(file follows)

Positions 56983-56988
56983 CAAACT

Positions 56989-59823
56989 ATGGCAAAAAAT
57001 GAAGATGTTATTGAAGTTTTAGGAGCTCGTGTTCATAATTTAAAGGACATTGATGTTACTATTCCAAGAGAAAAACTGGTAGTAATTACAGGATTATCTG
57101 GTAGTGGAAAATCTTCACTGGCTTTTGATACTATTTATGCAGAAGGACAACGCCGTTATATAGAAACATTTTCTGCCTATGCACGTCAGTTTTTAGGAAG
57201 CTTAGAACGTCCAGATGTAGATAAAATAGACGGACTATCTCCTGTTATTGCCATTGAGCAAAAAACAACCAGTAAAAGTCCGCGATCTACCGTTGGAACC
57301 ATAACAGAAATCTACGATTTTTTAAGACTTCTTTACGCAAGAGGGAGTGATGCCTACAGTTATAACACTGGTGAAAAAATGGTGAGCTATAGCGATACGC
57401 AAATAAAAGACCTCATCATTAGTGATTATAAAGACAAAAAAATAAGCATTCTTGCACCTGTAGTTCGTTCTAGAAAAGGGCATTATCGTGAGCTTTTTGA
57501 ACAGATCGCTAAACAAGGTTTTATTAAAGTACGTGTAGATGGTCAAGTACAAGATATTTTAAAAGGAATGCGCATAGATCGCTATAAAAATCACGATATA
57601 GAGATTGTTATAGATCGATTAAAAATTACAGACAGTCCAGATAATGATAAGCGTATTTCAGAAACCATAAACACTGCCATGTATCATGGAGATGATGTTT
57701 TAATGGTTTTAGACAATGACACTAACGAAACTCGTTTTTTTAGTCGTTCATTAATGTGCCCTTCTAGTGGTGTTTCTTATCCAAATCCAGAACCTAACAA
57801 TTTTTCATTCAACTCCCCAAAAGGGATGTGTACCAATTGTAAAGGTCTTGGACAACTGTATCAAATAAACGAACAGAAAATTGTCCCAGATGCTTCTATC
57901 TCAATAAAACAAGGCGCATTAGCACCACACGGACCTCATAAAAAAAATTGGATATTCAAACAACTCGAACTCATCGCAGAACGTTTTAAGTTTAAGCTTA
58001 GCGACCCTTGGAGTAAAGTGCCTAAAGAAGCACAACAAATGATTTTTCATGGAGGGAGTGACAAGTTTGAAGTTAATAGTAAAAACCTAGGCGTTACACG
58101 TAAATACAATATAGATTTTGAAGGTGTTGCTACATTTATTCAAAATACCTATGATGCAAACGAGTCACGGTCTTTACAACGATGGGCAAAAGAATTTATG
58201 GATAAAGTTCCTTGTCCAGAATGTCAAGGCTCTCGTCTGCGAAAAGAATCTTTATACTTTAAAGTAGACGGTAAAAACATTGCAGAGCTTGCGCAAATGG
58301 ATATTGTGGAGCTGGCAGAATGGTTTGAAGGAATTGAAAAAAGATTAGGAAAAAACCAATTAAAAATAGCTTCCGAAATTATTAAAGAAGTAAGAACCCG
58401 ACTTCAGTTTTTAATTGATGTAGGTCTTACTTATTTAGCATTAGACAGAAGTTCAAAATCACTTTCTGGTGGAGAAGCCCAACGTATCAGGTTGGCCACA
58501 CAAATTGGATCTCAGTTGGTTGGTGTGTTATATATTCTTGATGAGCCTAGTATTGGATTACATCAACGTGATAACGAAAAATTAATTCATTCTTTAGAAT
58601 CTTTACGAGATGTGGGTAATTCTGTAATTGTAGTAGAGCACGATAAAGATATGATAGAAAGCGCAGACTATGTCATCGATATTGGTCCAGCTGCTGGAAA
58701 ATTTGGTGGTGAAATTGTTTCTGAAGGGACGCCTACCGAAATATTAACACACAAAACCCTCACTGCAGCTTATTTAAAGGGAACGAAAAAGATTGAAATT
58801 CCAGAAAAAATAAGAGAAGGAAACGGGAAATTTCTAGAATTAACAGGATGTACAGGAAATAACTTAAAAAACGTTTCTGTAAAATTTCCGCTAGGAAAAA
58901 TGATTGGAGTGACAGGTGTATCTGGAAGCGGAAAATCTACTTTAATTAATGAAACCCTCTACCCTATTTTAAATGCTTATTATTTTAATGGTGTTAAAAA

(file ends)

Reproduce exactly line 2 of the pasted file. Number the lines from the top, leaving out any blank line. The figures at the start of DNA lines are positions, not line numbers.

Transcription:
56983 CAAACT